In 1977 he took early retirement from Union Carbide and was offered the position as Full Professor to the chairs of Electrochemistry at the Technical University Vienna, Austria, or Head of the Institute of Inorganic Technology and Analytic Chemistry at the Technical University of Graz in Austria. He accepted the latter position and remained as Director of the Institute until 1992. He now serves as Professor Emeritus with that Institute with an office, laboratory and staff at his disposal.
While Director of the Institute at the Technical University of Graz, he directed work on electrochemical systems under contracts with Varta Batteries in Germany and other European battery manufacturers. He also headed the Austrian Government Scientific Program, managing a 1984-89 joint five-year program with eight different participating Austrian Universities and Industrial Groups covering Fuel Cell Systems, Zinc-Bromine Batteries, Bipolar Batteries, Catalysts, Environmental Studies, among others.
From 1981 to 1985 he served as Secretary General of the International Society for Electrochemistry (ISE) and is a member of several other scientific and technical societies. In 1986, he received the Technology Award of the U.S.-Electrochemical Society (Vittorio De Nora Gold Medal). In 1990 he received the Austria State Energy Prize and the Ernst Schroedinger Prize. In 1991 he was awarded the Frank M. Booth Prize of the Royal Society of Great Britain. In 1992 he was awarded the Auer V. Welsbach Medal.
In 1986 he was a co-founder of Batteries Technologies Incorporated ( BTI) in Toronto, Canada and became the Senior Vice President of Research & Development. Twenty (20) patents were granted to him and assigned to BTI on Rechargeable Alkaline Manganese Dioxide (RAM) Batteries (small batteries for flashlights and small appliances, not competitive with AES’s Lead Cobalt Batteries). BTI has licensees in the U.S.A. (RAYOVAC), in Korea (YOUNG POONG), Malaysia and Austria (GRAND BATTERY INC [GBY] ), and in Germany (BATTERY INNOVATION GROUP [BIG] ).
In 1988, he formed Kordesch & Associates, Inc. and acts as a consulting company in Canada, serving BTI and others. Between 1988 and 1993, he participated in the European Space Agency (ESA) Program developing an Alkaline Matrix Fuel Cell for the manned Space Vehicles HERMES under contracts between the Technical University of Graz, Dornier and Siemens.
In 1990 he received an Honorary Doctorate of the Technical University of Vienna. He wrote several books on batteries, electric vehicles and fuel cells, the latest being Fuel Cells and their Application published by Verlagsgesellschaft mbH (VCH) in Germany, Switzerland, UK, USA, Canada and Japan in 1996, and has written over 200 technical publications.
In 1997, in cooperation with Energy Ventures Inc. (EVI) of Canada, he managed a development program for the National Research Council, Ottawa, Canada, covering rechargeable Nickel-Zinc and Zinc-Carbon Batteries with Austria Government participation. He is head of research of EVI. In 1997 he joined Apollo Energy Systems, Inc. as Vice President in charge of fuel cell development.
The Apollo Fuel Cell is an alkaline fuel cell with circulating electrolyte first developed in the 1960s by Dr. Karl Kordesch. It has been improved continuously since then, with final improvements being made at the Technical University of Graz, Austria (TU Graz). It is the least expensive of all fuel cell types, and unlike other types, can be shut down when not in operation, thus improving the life of the electrodes and improving safety. The ApolloTM Fuel Cell represents a considerable improvement over Dr. Kordesch’s previous fuel cells. The new electrodes develop over 100% more power than the previous ones.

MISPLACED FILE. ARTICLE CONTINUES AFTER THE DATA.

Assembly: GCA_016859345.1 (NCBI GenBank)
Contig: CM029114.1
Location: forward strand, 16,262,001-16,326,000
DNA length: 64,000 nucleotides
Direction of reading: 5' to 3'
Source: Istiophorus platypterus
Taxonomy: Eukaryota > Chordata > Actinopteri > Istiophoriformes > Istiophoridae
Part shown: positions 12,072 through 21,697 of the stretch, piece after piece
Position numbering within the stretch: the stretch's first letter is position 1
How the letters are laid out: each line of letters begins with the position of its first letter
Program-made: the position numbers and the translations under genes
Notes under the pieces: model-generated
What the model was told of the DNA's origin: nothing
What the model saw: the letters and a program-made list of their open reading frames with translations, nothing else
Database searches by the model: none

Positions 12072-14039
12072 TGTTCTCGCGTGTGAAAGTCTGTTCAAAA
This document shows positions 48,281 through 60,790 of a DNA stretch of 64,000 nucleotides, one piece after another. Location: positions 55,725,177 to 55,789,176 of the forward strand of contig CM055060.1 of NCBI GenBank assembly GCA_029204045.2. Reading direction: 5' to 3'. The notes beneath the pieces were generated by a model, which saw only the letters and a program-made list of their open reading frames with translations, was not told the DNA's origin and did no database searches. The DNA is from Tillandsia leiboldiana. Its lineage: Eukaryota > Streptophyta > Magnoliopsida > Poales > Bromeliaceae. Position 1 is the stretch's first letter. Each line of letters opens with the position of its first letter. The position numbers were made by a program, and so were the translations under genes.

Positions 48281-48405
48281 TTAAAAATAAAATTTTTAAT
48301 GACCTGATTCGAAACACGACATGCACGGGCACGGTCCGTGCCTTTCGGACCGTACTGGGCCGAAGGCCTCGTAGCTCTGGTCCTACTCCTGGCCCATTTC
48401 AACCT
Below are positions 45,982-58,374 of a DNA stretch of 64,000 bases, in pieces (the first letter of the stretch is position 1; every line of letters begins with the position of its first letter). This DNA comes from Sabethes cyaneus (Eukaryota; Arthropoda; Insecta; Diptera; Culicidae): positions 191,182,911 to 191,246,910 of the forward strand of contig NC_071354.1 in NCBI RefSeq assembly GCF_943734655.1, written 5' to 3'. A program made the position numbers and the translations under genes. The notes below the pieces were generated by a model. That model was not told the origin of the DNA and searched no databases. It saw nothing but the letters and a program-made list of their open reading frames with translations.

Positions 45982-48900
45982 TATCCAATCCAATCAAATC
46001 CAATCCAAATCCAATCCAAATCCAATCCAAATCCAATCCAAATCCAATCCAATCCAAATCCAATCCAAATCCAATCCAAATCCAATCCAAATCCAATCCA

In addition, a new ammonia-based “Propulsion Fuel” has been developed together with an Ammonia Cracker. This Propulsion Fuel is fed into the Cracker which then breaks down the ammonia (NH3) into hydrogen for the fuel cell and harmless nitrogen (normal air contains approximately 78% nitrogen and 21% oxygen). The Company believes that this is the best way to produce hydrogen for a fuel cell. Ammonia is produced throughout the world in large volume, around 100,000 tons a year, and is used for agriculture and refrigeration. It is estimated that over 50% of the refrigerators in Europe operate on ammonia.
From right to left: Dr. Karl Kordesch, Director and Vice President in charge of fuel cell development, Tony Wilson, Advisory Board in charge of vehicle production, Dr. Martin Cifrain, Manager, fuel cell electrode and stack design.
Left to right: Robert Raymond Aronsson, Dr. Karl Kordesch, Dr. Jurgen Besenhard, Dr. Josef Gsellmann, Engineer Mathilde Friessnegg, Dr. Cifrain Martin
On March 22, 2002, Dr. Karl Kordesch celebrated his 80th birthday. He is still active 12-hours a day in activities such as:
Technology transfer of Apollo Fuel Cell Program from the Technical University of Graz in Austria (TUG) to Fort Lauderdale, Florida. The Program was started in 1997 and completed near the end of 2001.
Further development of MARS Fuel Cell, a Direct Methanol Alkaline Fuel Cell that eliminates Reformers or Crackers. Methanol is injected directly into the MARS Fuel Cell to produce hydrogen. This type of fuel cell can be miniaturized for use in small appliances such as cell phones, or can be made in large kilowatt sizes for homes and vehicles.